Graeske v R (2015) H&FLR 2015-36

Joshua Graeske v The Queen (2015) H&FLR 2015-36

Court of Appeal of Victoria

28 August 2015

Coram: Maxwell P and Whelan JA

Appearing for the Appellant: Ms CA Boston and Mr A Imrie (instructed by Melasecca Kelly & Zayler)
Appearing for the Respondent: Ms D Piekusis (instructed by Ms V Anscombe, Acting Solicitor for Public Prosecutions)

Catchwords: Australia – Victoria – Australian football – assault – sentencing.

Facts: On 14 July 2012 the defendant (then aged 21) was playing football in an amateur match.  During the match he pulled an opponent to the ground and punched him a number of times, causing significant facial injuries.  He was charged with recklessly causing serious injury (Crimes Act 1958, §17).

The defendant pleaded guilty to the charge and was sentenced to be imprisoned for three years, to serve a minimum of two years: DPP v Graeske (County Court of Victoria, Judge Wischusen, 7 November 2014, unreported).  During the course of the hearing the Sentencing Amendment (Emergency Workers) Act 2014 commenced, the effect of which was (in part) to allow terms of imprisonment to be combined with community corrections orders. Due to an apparent oversight, neither the prosecution nor the defence addressed these amendments in their submissions to the court.

The defendant appealed against the sentence imposed.

Held: Allowing the appeal, setting aside the original sentence and re-sentencing the appellant, that –

1. Because no submissions were made in light of the Sentencing Amendment (Emergency Workers) Act 2014, the trial judge inevitably misdirected himself as to the available sentencing options.

2. Noting the appellant’s youth, difficult personal history and other factors, a sentence of imprisonment for one year followed by a community corrections order of three years (geared to address the appellant’s mental health and drug problems) was appropriate


The Court’s judgment is available here.

Marks and Johnson v Scottsdale Ins. Co. (2015) H&FLR 2015-35

Danny Ray Marks and Timothy B Johnson v Scottsdale Insurance Company (2015) H&FLR 2015-35

United States Court of Appeals (Fourth Circuit)

29 June 2015

Coram: Hamilton, Sen. Cir. J.; Gregory and Harris, Cir. JJ.

Appearing for the Appellant (Marks): John Janney Rasmussen (of Insurance Recovery Law Group).
No appearance for the Plaintiff (Johnson).
Appearing for the Appellee: Mr John Becker Mumford (of Hancock, Daniel, Johnson & Nagle)

Catchwords: Virginia – insurance law – coverage – hunting – hunt club – members – vicarious liability.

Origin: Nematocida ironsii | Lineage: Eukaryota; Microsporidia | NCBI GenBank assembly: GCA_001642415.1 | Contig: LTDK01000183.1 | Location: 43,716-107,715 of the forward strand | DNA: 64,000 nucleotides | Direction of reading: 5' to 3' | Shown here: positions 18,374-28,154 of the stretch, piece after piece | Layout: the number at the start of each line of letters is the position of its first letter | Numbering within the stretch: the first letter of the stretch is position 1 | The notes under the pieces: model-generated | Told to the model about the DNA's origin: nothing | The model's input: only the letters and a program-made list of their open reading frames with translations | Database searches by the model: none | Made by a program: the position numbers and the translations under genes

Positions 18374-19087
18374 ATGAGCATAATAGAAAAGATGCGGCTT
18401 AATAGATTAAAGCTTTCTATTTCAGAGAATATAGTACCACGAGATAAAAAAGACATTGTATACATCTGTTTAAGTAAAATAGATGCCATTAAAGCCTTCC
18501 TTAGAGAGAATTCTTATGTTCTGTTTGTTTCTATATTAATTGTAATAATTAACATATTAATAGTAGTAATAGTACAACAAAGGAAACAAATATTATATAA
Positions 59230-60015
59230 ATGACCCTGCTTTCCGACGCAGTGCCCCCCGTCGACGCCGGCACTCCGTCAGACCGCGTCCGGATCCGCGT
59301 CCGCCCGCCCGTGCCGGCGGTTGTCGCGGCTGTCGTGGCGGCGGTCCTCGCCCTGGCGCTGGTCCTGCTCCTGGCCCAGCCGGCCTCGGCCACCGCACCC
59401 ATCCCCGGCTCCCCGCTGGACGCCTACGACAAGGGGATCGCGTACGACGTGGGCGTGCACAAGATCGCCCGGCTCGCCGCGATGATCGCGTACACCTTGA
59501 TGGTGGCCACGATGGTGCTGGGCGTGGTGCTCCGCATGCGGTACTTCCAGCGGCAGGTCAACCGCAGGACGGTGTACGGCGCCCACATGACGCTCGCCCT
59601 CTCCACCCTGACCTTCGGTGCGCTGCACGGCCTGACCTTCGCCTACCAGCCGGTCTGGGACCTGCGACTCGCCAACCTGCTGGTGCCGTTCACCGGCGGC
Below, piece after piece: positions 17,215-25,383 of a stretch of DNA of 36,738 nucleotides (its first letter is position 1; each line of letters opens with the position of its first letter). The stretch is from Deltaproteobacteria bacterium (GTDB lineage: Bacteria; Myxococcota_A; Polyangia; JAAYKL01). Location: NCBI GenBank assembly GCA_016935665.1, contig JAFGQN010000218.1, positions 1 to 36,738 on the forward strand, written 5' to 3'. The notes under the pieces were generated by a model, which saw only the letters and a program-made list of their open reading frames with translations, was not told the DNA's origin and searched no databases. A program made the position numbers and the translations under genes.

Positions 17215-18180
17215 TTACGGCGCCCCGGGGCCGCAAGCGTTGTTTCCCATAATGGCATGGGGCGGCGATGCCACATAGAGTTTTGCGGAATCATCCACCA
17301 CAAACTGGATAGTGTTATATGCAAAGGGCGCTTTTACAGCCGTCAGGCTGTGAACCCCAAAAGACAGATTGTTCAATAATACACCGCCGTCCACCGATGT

Facts: Mr Johnson was a member of the Northumberland Hunt Club.  On 3 January 2013 he was hunting on land leased by the club which was adjacent to a roadway.  He fired a shot which struck and injured Mr Marks, a passing motorist.

Marks commenced proceedings in negligence against Johnson and the Club in a Virginia court.  He issued separate proceedings against the Scottsdale, seeking a declaration that that company was obliged to defendant and indemnify Johnson. The relevant insurance company covered the Club and “any of [its] members, but only with respect to their liability for [the Club’s] activities or activities they perform on [the Club’s] behalf”.

Scottsdale successfully aplied to transfer the matter to a federal court, which found that Scottsdale was not obliged to defend or indemnify Johnson: Marks and Johnson v Scottsdale Ins. Co. (US Dist. Ct for E.D. Va, Novak Mag.J., 30 July 2014, unreported).  Mr Marks appealed.

Held: Dismissing the appeal,that –

1. Virginia law requires the contract’s words to be given their “ordinary and customary meaning”.

Salzi v Va Farm Bureau Mut. Ins. Co, 556 SE.2d 758 (Va. 2002), followed.

2. Coverage of liability for “the Club’s activities” restricts coverage to the member’s vicarious liability for activities the club as an entity undertakes (for example, entering contracts or buying or selling property).  Members are however not covered with respect to their actions “during in connection with the club’s activities”.  In this case, no facts were alleged against Johnson which (if proved)would render Scottsdale liable to defend or indemnify him.

Lenox v Scottsdale Ins. Co. (US Dist Ct for Dist of NJ, Chesler Mag.J., 5 May 2005, unreported); CACI International Inc v St Paul Fire and Marine Ins. Co., 566 F.3d 150 (4th Cir., 2009), followed.


The Court’s judgment is available here.